Overall the event went well, but we are going to have to fix a couple of things. First the PocketLabs can record over 30,000 data points. Problem is that we didn’t set the sensors to take 1 reading per 2 or 5 minutes. Instead it took readings every half second. So it shut down too early. So reminder, change data point readings. Second, the Samsung 360 settings have to change so it can record better footage for stitching. Here is the final version of the 360 footage. And finally, we are going to let this be a student driven event. Meaning we are going to allow the students to pretty much take over the launch.
It was a great educational opportunity and we plan on having another launch next year.
The lives we save from an app apply directly to the lifeblood of the space program. The two are inseparable, as they should be, because what happens in space leads to advances here on Earth.
Want to teach your students about “Why NASA is so important”, use this as a resource. There are many ways to help students understand the importance of what NASA does.
We talk a lot about flourishing here at the blog, and that’s good because it’s the whole point of schooling. Schools exist to promote the long-term flourishing of kids. In the best schools, the adults who facilitate all of this are flourishing, too. The most rigorous study of human flourishing that I’m aware of is […]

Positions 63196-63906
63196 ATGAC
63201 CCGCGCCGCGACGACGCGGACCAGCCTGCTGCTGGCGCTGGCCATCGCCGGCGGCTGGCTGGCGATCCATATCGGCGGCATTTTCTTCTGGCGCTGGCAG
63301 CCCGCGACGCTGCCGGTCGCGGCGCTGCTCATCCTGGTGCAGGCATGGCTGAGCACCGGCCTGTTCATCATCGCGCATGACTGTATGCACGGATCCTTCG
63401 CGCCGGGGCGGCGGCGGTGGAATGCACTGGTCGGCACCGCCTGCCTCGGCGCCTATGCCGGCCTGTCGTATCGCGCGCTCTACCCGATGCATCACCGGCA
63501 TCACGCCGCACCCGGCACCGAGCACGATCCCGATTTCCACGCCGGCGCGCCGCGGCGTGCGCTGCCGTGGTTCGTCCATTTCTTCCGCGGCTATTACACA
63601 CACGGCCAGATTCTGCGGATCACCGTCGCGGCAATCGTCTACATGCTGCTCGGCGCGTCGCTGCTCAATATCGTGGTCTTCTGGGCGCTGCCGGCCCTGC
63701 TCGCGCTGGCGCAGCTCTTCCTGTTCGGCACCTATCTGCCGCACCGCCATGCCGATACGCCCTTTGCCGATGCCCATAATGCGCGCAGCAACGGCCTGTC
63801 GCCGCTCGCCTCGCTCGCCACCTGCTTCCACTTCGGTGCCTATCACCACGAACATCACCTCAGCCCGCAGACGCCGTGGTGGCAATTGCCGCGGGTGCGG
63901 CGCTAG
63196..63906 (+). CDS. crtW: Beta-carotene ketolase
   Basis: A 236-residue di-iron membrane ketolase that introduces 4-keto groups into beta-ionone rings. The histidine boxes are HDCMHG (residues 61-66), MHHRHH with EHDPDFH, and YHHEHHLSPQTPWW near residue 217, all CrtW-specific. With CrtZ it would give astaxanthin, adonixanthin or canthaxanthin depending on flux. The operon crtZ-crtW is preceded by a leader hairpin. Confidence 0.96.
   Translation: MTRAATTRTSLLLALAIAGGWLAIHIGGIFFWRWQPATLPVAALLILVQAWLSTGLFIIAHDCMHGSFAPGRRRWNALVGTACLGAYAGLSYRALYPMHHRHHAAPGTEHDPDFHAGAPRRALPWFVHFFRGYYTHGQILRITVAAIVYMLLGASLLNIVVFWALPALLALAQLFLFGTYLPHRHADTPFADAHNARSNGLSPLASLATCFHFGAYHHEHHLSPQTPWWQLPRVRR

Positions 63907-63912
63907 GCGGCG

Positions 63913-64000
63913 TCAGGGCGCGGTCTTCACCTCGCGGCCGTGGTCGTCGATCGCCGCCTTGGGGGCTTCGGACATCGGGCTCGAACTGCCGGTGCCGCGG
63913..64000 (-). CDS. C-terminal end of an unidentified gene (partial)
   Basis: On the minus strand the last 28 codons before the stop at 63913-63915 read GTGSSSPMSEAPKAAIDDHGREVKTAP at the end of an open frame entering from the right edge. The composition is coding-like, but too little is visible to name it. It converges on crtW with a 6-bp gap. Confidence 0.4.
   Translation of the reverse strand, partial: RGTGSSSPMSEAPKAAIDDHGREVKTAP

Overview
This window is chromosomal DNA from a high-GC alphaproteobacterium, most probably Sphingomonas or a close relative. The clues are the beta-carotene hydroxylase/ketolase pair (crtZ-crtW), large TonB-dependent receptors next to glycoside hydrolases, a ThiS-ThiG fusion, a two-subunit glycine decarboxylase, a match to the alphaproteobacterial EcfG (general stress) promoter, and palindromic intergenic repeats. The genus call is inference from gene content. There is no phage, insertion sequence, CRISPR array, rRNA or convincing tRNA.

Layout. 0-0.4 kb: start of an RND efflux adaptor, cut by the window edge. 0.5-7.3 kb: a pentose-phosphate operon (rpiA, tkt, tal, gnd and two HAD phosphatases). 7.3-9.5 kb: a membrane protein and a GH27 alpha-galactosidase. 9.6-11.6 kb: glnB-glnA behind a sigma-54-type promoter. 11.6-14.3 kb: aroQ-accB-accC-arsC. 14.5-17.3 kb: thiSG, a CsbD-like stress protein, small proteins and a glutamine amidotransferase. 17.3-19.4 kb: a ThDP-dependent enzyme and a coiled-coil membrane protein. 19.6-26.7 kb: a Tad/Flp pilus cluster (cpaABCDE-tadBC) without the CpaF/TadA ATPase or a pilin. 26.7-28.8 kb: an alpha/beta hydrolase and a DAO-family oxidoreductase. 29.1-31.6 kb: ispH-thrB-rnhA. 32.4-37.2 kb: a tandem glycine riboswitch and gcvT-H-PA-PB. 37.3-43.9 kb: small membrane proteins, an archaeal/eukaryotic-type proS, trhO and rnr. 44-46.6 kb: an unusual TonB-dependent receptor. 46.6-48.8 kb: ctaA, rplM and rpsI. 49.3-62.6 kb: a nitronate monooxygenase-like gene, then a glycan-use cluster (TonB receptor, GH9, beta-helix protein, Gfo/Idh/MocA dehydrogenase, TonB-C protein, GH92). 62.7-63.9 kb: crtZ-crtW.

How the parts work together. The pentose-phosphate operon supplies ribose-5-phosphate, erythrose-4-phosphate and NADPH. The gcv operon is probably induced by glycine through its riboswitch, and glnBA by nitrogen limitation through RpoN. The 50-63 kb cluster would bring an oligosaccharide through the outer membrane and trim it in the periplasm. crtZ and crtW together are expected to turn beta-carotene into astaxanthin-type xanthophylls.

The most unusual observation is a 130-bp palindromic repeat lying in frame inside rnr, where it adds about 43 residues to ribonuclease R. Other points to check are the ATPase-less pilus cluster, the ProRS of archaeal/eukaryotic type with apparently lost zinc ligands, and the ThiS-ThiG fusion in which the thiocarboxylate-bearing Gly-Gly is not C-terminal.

This sounds like a great idea to start a blog for the summer. I know I’m way behind in my blog entries, I’m hoping to get a couple out in the next couple of weeks. But if your stuck on some reflection questions or ideas, these are a really good start.
UPDATE, 5/24/18, 8:12am HST
Source: Kīlauea Volcano Erupts
This is great site for teachers to keep up to date on the Volcano. Also great resource to use when teaching about plate tectonics and volcanoes. I especially like the maps.
Reflection is the big one I think. Right now that is what I’m doing, its called the end of the year.
Nearly seven months after its announcement back in October 2017, Oculus Go, the company’s first standalone VR headset, is finally here. The company’s thesis is that this affordably priced unit, which doesn’t rely on a docked smartphone, will make for a more seamless mobile VR experience. But does it go above and beyond Gear VR? […]